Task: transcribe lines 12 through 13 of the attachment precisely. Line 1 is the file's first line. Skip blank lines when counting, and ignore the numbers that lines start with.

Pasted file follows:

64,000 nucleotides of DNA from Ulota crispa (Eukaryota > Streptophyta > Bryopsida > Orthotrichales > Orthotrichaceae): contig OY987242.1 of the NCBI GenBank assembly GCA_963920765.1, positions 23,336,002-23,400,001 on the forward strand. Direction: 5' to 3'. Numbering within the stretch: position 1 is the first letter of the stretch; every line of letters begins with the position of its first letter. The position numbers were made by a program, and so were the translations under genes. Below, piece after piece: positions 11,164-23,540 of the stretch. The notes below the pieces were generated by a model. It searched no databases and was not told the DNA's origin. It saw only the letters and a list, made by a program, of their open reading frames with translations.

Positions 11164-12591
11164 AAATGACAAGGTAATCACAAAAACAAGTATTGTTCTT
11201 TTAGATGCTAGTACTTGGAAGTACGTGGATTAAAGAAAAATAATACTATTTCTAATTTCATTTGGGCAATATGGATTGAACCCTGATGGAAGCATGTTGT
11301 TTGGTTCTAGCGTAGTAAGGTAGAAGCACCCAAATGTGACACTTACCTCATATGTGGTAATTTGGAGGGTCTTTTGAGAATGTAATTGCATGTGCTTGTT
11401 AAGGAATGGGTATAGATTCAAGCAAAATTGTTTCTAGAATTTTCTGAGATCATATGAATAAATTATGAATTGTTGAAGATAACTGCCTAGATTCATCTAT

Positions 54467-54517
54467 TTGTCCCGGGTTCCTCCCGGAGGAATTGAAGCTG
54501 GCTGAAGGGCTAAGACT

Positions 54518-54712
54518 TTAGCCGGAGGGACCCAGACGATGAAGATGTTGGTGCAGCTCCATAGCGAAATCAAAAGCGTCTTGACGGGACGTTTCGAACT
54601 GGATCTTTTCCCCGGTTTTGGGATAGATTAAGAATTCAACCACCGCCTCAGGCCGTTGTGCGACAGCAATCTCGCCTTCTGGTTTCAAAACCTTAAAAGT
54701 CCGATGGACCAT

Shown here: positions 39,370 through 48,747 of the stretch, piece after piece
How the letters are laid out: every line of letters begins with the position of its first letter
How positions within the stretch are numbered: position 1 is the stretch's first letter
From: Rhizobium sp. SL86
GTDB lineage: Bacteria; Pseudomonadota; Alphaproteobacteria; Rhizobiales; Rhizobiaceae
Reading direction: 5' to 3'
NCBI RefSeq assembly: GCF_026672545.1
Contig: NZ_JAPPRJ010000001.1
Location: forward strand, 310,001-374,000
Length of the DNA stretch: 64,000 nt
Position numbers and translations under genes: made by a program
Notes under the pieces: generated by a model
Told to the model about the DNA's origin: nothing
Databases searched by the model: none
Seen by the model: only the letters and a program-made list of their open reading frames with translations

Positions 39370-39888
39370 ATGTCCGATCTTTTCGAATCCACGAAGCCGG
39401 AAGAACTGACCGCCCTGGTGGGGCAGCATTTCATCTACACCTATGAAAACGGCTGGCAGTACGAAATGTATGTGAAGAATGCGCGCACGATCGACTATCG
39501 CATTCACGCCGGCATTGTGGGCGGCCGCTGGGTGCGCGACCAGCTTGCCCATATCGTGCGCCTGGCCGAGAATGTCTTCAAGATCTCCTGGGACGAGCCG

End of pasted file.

54601 GGATCTTTTCCCCGGTTTTGGGATAGATTAAGAATTCAACCACCGCCTCAGGCCGTTGTGCGACAGCAATCTCGCCTTCTGGTTTCAAAACCTTAAAAGT
54701 CCGATGGACCAT